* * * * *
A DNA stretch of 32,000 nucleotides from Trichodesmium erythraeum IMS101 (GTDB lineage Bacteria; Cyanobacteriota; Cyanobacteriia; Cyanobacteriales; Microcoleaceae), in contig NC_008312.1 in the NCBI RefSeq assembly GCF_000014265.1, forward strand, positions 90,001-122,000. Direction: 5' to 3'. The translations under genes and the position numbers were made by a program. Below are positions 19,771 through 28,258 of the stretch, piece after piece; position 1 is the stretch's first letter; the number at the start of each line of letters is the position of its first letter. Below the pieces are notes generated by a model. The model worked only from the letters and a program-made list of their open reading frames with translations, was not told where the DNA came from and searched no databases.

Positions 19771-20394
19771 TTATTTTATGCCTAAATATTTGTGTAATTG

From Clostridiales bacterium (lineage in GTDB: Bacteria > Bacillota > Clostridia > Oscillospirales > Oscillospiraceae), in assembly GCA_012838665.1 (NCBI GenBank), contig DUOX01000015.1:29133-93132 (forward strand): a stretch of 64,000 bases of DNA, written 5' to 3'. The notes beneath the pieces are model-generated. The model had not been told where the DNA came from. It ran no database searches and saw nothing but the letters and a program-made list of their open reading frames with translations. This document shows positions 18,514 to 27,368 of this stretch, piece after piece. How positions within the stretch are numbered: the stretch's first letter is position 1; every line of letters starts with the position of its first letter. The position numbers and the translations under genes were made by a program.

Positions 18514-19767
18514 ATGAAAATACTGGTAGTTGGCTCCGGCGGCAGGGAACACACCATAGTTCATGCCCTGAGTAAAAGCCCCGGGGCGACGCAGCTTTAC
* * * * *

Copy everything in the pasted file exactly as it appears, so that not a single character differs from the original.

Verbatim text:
A DNA stretch of 32,000 nucleotides from Trichodesmium erythraeum IMS101 (GTDB lineage Bacteria; Cyanobacteriota; Cyanobacteriia; Cyanobacteriales; Microcoleaceae), in contig NC_008312.1 in the NCBI RefSeq assembly GCF_000014265.1, forward strand, positions 90,001-122,000. Direction: 5' to 3'. The translations under genes and the position numbers were made by a program. Below are positions 19,771 through 28,258 of the stretch, piece after piece; position 1 is the stretch's first letter; the number at the start of each line of letters is the position of its first letter. Below the pieces are notes generated by a model. The model worked only from the letters and a program-made list of their open reading frames with translations, was not told where the DNA came from and searched no databases.

Positions 19771-20394
19771 TTATTTTATGCCTAAATATTTGTGTAATTG

From Clostridiales bacterium (lineage in GTDB: Bacteria > Bacillota > Clostridia > Oscillospirales > Oscillospiraceae), in assembly GCA_012838665.1 (NCBI GenBank), contig DUOX01000015.1:29133-93132 (forward strand): a stretch of 64,000 bases of DNA, written 5' to 3'. The notes beneath the pieces are model-generated. The model had not been told where the DNA came from. It ran no database searches and saw nothing but the letters and a program-made list of their open reading frames with translations. This document shows positions 18,514 to 27,368 of this stretch, piece after piece. How positions within the stretch are numbered: the stretch's first letter is position 1; every line of letters starts with the position of its first letter. The position numbers and the translations under genes were made by a program.

Positions 18514-19767
18514 ATGAAAATACTGGTAGTTGGCTCCGGCGGCAGGGAACACACCATAGTTCATGCCCTGAGTAAAAGCCCCGGGGCGACGCAGCTTTAC